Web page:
Totally True Memoirs of a Metal Producer: Iced Earth’s The Glorious Burden


My manager’s assistant called to say I had an offer to produce the new Iced Earth album. I’d never heard of Iced Earth. The kid said, “They’re the band with the singer from Judas Priest.” I thought he meant Halford. I didn’t realize the mistake until I’d already signed the contract. Needless to say, that kid never worked in this business again.

The band’s leader turned out to be this guitar player named Jon Schaffer. I went to the studio to meet him for the first time. He was late. When I asked him why he was late, he pointed out the window at a passing taxi cab and shouted “IT WAS HIM! HE DID IT!”

Schaffer said he wanted the album to be called The Glorious Burden and be all about military history. I objected to his use of the word “glorious.” He stood firm.

“You ever serve?” I asked him.

“No,” he said. “You?”

“No,” I replied, “but I did produce a couple of USO shows during ‘Nam. I’m telling you, saying anything about war is ‘glorious’ isn’t cool.”

Schaffer pulled a can bear spray on me and said “We’re calling this album The Glorious Burden.” I saluted and said “Aye aye captain.”

Schaffer wanted to open the album with the band playing “The Star-Spangled Banner.” I told him we shouldn’t do that.

“Why the hell not?!?”

“It’s a cliché, and you’ll never do it as good as Hendrix,” I argued. “Also, you have songs about Attila the Hun, Waterloo, and World War I.”


“So, I’m not sure if you know this, but Attila the Hun was Hungarian, Waterloo is in Belgium, and World War I was fought in Europe with soldiers from a lot of different countries.”


I didn’t have a good counter-argument for that line of reasoning.

“Alright, well if you insist on playing it here, let’s not play it again at the beginning of ‘Devil to Pay.’”


“Because you played it already.”


“It’s superfluous.”


“It’s redundant.”


“It’s repetitious.”


“You should only play it once.”

“Why? DO YOU HATE AMERICA?” he shouted, a can of bear spray magically appearing in his hand.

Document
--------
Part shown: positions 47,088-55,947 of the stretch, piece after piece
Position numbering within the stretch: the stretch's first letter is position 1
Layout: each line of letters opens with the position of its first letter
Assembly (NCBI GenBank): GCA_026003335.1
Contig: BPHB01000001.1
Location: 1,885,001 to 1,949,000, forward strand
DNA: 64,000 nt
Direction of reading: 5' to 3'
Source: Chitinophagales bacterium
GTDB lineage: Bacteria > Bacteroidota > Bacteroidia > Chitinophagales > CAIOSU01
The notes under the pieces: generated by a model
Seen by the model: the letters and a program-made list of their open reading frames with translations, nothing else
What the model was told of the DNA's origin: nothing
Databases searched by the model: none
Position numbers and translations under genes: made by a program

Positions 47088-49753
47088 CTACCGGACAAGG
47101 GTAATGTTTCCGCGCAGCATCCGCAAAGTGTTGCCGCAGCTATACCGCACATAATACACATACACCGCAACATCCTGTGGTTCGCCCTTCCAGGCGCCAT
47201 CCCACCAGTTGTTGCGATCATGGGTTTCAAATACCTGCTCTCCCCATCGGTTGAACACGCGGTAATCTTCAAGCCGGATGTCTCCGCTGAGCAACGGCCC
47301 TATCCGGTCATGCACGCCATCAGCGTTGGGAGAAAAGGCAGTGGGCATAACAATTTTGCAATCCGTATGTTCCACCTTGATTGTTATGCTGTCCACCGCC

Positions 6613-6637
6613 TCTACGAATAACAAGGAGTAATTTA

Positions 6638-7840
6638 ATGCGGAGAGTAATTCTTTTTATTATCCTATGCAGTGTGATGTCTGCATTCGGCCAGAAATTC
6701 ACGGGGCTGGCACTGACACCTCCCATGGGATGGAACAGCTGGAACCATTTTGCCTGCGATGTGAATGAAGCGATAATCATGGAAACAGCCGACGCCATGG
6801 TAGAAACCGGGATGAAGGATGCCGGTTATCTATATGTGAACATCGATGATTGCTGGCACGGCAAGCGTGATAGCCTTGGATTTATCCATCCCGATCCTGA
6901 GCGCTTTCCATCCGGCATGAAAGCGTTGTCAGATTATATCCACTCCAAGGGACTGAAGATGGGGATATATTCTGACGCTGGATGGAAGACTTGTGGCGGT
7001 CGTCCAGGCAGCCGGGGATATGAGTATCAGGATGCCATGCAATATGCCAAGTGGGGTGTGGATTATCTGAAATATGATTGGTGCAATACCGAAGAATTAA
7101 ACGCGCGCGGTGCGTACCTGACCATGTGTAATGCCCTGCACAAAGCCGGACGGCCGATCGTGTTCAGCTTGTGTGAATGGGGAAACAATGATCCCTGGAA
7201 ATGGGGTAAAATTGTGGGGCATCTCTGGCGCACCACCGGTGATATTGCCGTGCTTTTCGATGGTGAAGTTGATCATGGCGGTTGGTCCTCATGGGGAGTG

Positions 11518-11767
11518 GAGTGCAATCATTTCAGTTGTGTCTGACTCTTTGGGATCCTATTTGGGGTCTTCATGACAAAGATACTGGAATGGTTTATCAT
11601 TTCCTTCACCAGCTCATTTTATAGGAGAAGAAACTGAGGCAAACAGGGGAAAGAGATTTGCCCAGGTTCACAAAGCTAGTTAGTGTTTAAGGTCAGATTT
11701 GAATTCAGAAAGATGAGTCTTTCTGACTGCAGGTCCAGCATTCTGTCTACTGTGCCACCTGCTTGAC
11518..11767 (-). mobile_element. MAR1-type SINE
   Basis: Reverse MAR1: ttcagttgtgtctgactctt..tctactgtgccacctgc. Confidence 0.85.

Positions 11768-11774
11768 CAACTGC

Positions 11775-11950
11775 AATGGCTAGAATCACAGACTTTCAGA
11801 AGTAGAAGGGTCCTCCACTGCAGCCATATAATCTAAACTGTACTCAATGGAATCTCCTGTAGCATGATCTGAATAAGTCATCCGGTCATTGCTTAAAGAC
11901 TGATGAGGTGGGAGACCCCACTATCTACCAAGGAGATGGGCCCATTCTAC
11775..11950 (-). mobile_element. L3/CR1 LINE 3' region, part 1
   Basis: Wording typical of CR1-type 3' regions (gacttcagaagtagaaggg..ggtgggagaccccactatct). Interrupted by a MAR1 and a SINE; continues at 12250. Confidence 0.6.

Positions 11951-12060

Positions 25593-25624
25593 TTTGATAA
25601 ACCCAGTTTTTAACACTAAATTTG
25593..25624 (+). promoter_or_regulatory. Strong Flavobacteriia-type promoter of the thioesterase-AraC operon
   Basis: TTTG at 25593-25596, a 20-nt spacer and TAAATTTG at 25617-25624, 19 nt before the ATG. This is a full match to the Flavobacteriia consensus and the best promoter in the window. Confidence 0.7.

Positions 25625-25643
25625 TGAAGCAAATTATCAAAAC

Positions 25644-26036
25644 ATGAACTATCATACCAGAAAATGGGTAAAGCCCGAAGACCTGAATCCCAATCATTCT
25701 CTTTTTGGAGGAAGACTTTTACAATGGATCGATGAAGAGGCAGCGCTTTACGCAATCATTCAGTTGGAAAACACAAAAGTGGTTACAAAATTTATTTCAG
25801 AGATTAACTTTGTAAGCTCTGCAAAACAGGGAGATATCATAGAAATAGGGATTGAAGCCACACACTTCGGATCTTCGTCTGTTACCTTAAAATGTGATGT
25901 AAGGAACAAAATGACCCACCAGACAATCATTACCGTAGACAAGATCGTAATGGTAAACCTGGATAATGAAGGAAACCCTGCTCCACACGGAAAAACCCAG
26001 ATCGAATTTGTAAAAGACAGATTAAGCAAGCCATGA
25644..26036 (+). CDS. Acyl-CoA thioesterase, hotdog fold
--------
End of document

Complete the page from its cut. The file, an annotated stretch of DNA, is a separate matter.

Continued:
“Never mind. Is there a third place we can work it in somewhere?”

Schaffer said he’d think about it. I decided not to suggest he remove other banal bumper stickers like “Freedom isn’t free,” “We are free/ We’ll stay free,” and “Free free free free free free free” from the lyrics.

I was relieved when Richard Christy showed up to record drums. At least there was one goddamn professional working on this thing besides me. Although it was annoying that whenever he made an error, however slight, Schaffer would leap out of his chair, point at the drummer, and shout “IT WAS HIM! HE DID IT!” Still, working with Christy was a relative pleasure, and I was sad when he finished his parts.

I forget the name of the bassist. I never really got to work with him anyway. He got kicked out of the studio after Schaffer realized he was using an Ibanez. “There won’t be no goddamn [racial slur deleted]-made instruments on my album!” Schaffer declared. “I’ll record the parts on my ESP!”

“ESPs are Japanese, too, Jon,” I told him.

Schaffer looked confused. “I didn’t know,” he whimpered. Then he leapt up out of his chair, pointed at his guitar tech, and shouted “IT WAS HIM! HE DID IT!”

Schaffer had chops, I’ll give him that. He didn’t like it the one time I made a suggestion about one of his solos — “Never mind!” I told him as soon as I saw him reaching for bear spray — but his work was good enough that it didn’t really matter.

Unfortunately, when Schaffer was done, I had to record Halfauxrd’s vocals. If you think they call him “Ripper” because he doesn’t have chronic flatulence, guess again. Making it worse was the fact that every time Ripper passed gas, Schaffer leapt out of his seat, pointed at Ripper, and shouted “IT WAS HIM! HE DID IT!” I gave Ripper as few notes as possible because I didn’t want to suffocate to death in a cloud of effluvium while listening to some idiot try to rat on a guy who I imagine must have pretty serious health issues.

The Glorious Burden came out and spent one week on the Billboard 200, at position #145. I’m told fans like it, but the royalties it paid me wouldn’t cover the cost of my socks.

When I found out my manager’s assistant had a brother who was a music teacher, I made a big donation to his school and had him fired.

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